You can however put the home on the market straight away, but you need to wait until probate is granted to actually complete the sale.

It’s important to note that it can take 12 or more weeks until probate is officially granted.

It's best to seek legal advice from a solicitor who specialises in probate law to ensure that you follow the correct legal procedures.

How much inheritance tax do I need to pay?

The amount of inheritance tax you need to pay depends on the value of the estate. Currently, for the 2021/2022 tax year, the rate is 40% and is payable on the part of an estate that exceeds the nil-rate band threshold, which is currently £325,000.

Therefore, if the value of the estate is below £325,000, then you don't have to pay inheritance tax. However, the threshold increases if the estate is left to children or grandchildren, making it £500,000.

For example, if you left a home worth £550,000 for your children or grandchildren, no inheritance tax will be charged on the first £500,000. However, the remaining £50,000 will be charged 40% inheritance tax, giving a total of £20,000 in tax.

If 10% of the estate is left to charity, the inheritance tax rate can be reduced to 36%.

In cases where the estate value exceeds £325,000 but the entire estate is left to a spouse, civil partner, or charity, no inheritance tax will be applied.

Inheritance tax is due within six months of the estate owners death.

For more information check out our blog on inheritance tax!

Timeframe for executors to sell a house in the UK: What you need to know

It usually takes the executor to sell the property between 8-12 months. However, depending on the size of the estate, it can sometimes take up to two years or more to settle the estate.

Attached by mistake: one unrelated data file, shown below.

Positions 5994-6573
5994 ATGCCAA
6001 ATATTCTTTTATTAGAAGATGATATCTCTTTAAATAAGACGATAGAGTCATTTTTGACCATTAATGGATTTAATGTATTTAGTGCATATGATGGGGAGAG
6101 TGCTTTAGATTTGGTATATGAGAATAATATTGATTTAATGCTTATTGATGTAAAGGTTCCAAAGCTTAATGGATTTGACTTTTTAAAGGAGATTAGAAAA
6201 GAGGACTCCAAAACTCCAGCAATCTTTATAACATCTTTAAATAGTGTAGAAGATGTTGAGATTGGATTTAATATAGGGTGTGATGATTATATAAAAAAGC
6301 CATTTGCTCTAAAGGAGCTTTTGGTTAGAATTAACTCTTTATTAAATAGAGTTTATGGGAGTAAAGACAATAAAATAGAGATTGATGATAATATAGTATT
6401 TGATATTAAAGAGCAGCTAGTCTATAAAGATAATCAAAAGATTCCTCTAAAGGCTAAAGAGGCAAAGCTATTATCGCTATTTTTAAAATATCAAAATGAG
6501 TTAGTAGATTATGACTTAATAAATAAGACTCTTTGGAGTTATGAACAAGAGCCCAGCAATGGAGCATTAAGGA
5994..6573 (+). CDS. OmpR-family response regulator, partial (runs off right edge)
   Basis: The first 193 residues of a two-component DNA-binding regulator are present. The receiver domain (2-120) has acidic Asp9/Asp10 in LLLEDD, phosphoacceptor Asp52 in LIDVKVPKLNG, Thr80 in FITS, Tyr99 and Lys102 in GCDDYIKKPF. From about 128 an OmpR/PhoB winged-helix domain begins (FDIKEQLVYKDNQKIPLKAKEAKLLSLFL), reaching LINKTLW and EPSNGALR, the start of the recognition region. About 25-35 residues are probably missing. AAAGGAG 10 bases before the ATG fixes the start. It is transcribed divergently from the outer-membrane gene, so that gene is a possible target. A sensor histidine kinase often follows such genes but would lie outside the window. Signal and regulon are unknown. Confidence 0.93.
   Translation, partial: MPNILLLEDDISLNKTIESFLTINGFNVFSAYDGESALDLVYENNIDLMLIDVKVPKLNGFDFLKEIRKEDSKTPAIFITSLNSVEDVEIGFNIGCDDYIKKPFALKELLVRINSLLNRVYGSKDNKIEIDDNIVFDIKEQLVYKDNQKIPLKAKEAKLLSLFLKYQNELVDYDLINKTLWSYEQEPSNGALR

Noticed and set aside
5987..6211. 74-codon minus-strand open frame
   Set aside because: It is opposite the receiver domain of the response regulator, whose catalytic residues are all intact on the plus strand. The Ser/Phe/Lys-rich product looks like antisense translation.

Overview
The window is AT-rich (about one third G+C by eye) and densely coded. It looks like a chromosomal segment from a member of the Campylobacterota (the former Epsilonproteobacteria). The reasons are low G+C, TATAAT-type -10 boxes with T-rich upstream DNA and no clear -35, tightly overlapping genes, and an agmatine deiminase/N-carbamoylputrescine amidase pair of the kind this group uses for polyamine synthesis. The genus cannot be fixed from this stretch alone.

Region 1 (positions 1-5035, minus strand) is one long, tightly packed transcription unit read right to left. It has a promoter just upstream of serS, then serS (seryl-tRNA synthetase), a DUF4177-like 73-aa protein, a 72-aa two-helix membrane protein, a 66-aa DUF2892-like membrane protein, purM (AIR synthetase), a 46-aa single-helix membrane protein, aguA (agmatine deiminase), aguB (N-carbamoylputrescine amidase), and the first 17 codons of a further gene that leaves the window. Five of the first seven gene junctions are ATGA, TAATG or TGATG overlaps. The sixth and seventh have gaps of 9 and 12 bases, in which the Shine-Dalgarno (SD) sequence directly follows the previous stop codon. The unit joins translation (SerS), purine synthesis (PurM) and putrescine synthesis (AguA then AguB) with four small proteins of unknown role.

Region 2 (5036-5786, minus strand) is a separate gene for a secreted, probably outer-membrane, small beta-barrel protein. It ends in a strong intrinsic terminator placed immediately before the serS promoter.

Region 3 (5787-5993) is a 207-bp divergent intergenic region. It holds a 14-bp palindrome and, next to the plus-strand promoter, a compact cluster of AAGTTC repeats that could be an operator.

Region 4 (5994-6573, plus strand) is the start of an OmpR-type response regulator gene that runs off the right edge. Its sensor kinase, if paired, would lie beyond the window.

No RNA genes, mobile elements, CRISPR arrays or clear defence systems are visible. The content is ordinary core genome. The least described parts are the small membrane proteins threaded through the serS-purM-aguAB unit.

It’s recommended that the executor should begin administering the estate within the first 12 months. This is typically known as the ‘Executor’s Year’, which is the period of time during which the executor of an estate is responsible for managing and distributing the assets of the estate.

The ‘Executor’s Year’ usually begins from the date of the deceased’s death and lasts for up to 12 months. This isn’t a legal requirement or deadline, but rather a guideline to complete the administration of the estate in a timely and efficient manner.

It's important to note that the executor may be held liable for any losses suffered due to delays or improper management. So, it's essential to seek professional advice and guidance to ensure that the estate is administered properly and in compliance with legal requirements.

Can executors sell without beneficiary approval?

Generally speaking, yes the executor has the legal authority to sell the property without the approval of the beneficiaries. However, the executor must act in the best interests of the estate and follow the terms of the will, or the intestacy rules if there is no will.

Although the executor has the ultimate authority to make decisions regarding the sale of the property, all beneficiaries will be notified of the intended sale to keep them informed.

It’s the responsibility of the executor to make certain the property is sold at its market value. In the event that the beneficiaries feel the house is sold under market value, they have the right to dispute the sale, and may seek the removal of the executor if they suspect any misconduct on their part.

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Selling a house in probate

As much as it might seem like a huge task, there are steps you can take for a smooth and victorious process.

These steps are :

  1. Hire an experienced estate agent: An experienced estate agent can offer guidance and support during the property sale process. They will strive to market your property to the highest standards while highlighting its best features.

  2. Hire an attorney: It’s recommended that you hire an attorney to help guide you through the probate process so that all legal requirements are met. The attorney can also help you with the sale of the property.

  3. Get a house valuation: It’s important to get a valuation of the property to determine its value. This will help you set a fair price for the property according to its market value, and make sure you aren't selling it for less than its worth. Estate agent valuations help to determine the value of a property as of the date when the owner passed away.

  4. Obtain court approval: Before you can sell the property, you’ll need to obtain court approval. This involves filing a petition with the probate court and providing all relevant documents, including the property appraisal.

  5. Accept an offer: Once you receive an offer on the property, you’ll need to notify the court and obtain approval to accept it.

The cost of selling a house you’ve inherited